Better qualified but a lower acceptance rate: does Higher Education discriminate against women?
AbstractUsing a sample of around 2.3 million observations on applications to UK Higher Education institutions from 1996-2001, the paper explores whether the selection process into Higher Education is discriminatory. The answer is no discrimination, even though women are better qualified and less likely to be offered an HE place. The lower tier Higher National Diploma sector is a key issue because women are less likely to undertake these courses, which are `male orientated'. The policy conclusion is that to encourage less well-qualified females to undertake Higher Education, more appropriate provision is necessary that recognizes the reality of subject gender segregation.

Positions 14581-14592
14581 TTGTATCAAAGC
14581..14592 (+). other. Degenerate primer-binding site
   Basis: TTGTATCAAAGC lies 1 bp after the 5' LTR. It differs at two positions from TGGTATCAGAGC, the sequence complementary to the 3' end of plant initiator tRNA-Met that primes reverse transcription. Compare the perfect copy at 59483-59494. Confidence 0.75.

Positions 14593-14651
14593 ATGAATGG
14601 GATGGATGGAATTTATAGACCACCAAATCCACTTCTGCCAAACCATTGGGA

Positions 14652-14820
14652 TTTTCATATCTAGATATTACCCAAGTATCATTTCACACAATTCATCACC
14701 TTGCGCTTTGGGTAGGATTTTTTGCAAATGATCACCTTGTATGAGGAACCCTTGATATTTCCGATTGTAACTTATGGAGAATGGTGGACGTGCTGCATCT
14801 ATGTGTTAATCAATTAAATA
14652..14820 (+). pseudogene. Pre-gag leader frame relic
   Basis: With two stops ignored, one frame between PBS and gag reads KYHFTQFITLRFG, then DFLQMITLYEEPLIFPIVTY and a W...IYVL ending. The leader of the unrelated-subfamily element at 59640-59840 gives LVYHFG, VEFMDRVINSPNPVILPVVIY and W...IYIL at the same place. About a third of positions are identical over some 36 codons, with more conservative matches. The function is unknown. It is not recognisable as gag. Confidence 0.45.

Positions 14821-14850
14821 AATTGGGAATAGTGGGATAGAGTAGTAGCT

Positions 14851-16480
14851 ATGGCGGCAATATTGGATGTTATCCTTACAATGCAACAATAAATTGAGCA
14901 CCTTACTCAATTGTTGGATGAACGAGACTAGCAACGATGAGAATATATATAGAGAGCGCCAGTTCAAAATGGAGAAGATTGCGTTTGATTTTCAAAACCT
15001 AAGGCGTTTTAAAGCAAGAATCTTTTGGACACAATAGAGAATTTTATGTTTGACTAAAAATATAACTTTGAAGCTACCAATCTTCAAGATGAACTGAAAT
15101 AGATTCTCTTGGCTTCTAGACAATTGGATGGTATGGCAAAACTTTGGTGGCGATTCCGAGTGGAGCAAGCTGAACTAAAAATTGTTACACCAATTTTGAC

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Bibliographic InfoPaper provided by Royal Economic Society in its series Royal Economic Society Annual Conference 2003 with number 138.
Date of creation: 04 Jun 2003
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gender; discrimination; Higher Education;
Find related papers by JEL classification:
- J16 - Labor and Demographic Economics - - Demographic Economics - - - Economics of Gender; Non-labor Discrimination
- J33 - Labor and Demographic Economics - - Wages, Compensation, and Labor Costs - - - Compensation Packages; Payment Methods
- J71 - Labor and Demographic Economics - - Labor Discrimination - - - Hiring and Firing
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